Transport demand puts strain on road network

Increase in transport demand put strain on Ruapehu road network

The increased volume of trucks on Ruapehu’s road network is putting pressure on the District’s aging rural bridges and causing concerns for Council.

Council has needed to advise Heavy Commercial Vehicles (HCV) to avoid travelling between SH4 and SH30 on Poro O Tarao Rd as a bridge about 1.3km north of Waimiha between Waimiha Village and Waimiha Valley Rd has weight and speed restrictions in place until further notice.

The bridge is currently restricted to 60% of Class 1 loads at a maximum speed of 10kph meaning that most loaded HCVs will not be able to cross it.

Ruapehu Team Leader Land Transport Warren Furner said that last week Council received an engineer's report after the bridge was reported as making “strange noises” as vehicles went over it.

“Council's Engineers inspecting the bridge advised the need to immediately put weight and speed restrictions in place until repairs could be affected,” he said.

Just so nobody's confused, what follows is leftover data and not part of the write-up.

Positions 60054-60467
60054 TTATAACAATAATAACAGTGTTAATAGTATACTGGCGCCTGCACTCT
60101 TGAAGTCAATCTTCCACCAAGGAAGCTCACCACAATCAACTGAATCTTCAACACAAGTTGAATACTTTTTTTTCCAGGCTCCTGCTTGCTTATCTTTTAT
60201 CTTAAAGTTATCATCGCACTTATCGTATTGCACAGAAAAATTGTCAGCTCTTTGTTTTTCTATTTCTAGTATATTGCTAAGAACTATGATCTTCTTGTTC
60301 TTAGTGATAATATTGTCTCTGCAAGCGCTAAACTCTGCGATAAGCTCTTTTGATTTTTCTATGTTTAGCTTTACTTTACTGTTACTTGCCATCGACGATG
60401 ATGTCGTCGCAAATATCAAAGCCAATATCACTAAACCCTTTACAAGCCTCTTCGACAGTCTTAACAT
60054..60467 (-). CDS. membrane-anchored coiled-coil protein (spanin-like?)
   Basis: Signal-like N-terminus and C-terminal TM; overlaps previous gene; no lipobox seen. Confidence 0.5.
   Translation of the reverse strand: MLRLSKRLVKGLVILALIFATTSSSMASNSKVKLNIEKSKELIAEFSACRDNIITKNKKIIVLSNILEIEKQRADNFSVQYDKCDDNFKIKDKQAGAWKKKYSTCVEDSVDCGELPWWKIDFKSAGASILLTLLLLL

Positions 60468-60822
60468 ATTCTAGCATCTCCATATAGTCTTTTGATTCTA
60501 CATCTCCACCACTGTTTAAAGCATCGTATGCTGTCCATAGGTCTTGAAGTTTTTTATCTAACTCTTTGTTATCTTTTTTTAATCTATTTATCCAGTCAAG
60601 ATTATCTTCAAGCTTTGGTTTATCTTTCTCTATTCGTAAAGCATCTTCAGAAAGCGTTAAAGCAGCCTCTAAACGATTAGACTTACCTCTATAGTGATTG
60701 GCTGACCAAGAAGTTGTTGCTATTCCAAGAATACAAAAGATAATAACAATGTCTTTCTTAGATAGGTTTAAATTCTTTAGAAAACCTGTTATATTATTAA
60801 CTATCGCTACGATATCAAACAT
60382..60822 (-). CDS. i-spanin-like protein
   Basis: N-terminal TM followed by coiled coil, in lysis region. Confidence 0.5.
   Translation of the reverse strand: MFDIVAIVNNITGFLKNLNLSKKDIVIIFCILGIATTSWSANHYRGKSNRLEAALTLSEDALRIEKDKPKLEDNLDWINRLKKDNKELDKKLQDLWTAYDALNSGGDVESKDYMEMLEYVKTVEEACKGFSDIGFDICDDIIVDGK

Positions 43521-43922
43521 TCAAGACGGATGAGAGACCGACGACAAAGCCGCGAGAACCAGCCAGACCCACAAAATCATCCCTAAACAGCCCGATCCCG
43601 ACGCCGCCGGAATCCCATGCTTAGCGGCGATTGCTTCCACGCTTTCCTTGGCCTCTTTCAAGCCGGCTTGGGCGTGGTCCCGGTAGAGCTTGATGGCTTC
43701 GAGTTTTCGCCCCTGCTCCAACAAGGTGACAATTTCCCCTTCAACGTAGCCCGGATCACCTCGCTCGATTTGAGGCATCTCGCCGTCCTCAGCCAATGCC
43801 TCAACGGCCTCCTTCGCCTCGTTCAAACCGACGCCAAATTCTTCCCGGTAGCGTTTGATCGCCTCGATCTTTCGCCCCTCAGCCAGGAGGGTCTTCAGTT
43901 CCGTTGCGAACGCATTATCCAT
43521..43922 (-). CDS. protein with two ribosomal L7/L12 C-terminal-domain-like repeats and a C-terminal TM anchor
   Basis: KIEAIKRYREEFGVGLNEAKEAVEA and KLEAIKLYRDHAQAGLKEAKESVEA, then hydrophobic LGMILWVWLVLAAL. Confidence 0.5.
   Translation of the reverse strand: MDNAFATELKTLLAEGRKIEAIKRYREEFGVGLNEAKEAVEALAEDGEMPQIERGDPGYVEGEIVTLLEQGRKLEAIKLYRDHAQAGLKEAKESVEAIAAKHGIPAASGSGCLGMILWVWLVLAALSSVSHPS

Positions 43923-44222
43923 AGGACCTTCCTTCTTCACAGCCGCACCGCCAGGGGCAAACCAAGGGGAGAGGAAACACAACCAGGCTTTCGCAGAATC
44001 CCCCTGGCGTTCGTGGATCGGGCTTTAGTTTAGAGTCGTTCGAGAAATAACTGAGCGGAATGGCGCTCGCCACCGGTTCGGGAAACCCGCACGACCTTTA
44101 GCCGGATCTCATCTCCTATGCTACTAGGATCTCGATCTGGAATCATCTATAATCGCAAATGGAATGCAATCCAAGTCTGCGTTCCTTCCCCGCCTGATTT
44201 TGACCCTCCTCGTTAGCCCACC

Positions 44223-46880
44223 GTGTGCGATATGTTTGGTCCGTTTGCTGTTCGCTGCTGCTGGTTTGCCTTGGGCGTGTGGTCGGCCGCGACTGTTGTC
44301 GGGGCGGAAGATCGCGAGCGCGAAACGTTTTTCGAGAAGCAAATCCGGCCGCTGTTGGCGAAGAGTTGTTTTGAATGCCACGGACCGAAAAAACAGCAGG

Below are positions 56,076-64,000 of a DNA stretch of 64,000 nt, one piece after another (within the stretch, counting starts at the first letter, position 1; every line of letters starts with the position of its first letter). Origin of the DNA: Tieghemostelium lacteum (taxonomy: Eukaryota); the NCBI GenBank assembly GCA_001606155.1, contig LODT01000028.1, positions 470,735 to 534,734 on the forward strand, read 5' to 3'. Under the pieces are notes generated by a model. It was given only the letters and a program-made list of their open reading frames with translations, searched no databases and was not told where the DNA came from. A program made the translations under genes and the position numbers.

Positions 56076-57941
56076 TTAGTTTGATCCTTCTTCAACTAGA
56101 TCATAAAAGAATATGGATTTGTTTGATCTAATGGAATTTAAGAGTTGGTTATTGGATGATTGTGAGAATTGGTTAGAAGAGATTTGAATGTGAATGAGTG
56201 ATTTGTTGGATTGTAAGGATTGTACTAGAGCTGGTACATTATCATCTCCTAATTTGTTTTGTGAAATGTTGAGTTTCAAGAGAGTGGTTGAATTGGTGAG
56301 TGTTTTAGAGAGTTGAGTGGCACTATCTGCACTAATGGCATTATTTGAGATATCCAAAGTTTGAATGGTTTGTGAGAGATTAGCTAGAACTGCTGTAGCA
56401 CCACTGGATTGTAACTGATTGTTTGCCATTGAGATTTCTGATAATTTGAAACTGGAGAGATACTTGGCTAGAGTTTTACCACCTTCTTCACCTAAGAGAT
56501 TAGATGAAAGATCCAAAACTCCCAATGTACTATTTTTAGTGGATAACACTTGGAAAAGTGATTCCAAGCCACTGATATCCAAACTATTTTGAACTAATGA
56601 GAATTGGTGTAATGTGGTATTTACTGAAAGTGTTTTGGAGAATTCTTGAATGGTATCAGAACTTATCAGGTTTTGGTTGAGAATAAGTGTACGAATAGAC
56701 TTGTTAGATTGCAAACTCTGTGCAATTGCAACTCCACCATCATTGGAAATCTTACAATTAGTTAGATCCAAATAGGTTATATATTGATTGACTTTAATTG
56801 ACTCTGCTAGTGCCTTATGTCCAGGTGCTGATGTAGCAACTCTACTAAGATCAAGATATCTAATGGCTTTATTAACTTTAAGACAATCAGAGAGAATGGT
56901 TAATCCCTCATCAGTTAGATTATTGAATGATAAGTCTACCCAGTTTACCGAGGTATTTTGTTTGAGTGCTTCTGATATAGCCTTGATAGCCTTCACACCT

“Engineers are working toward replacing damaged components to restore the bridge to its full capacity and are investigating options for a longer term solution that may include replacing the bridge.”

Mr. Furner noted that the impact that increased numbers of HCV's and High Productivity vehicles (50max) trucks would have on Ruapehu’s road network has been recognized for some time.

For example, “From 2015 it was estimated that 36,500 hectares of forestry plantation was going to start reaching maturity.”

“The harvest which is starting to get underway is anticipated to yield up to 24 million tonnes of timber which needs to be transported out of the District,” he said.

“Logging trucks cause as much wear and tear to our rural road network during the harvesting period as dairying and sheep and beef farms do over a lot longer period of time.”

“The bridge in question had a programmed maintenance/replacement schedule based on usage of less than 150 vehicles per day with less than 10% of these being HCVs.”

“With the upsurge in forestry trucks it has been seeing around 170 vehicles per day with 30% of these being HCV’s.”

Mr. Furner said that to help compensate Council adopted a Forestry Differential Rate to support the Land Transport activity as part of the 2015-25 Long Term Plan (LTP).

“This doesn’t actually mean Council has more money for road maintenance but that the forestry block owners pay a bit more in rates toward our planned work programme.”

“Council will be working with NZTA to determine if the bridge can be given a special emergency classification to get government funding toward its replacement.”


Page reviewed: 23 Sep 2015 3:22pm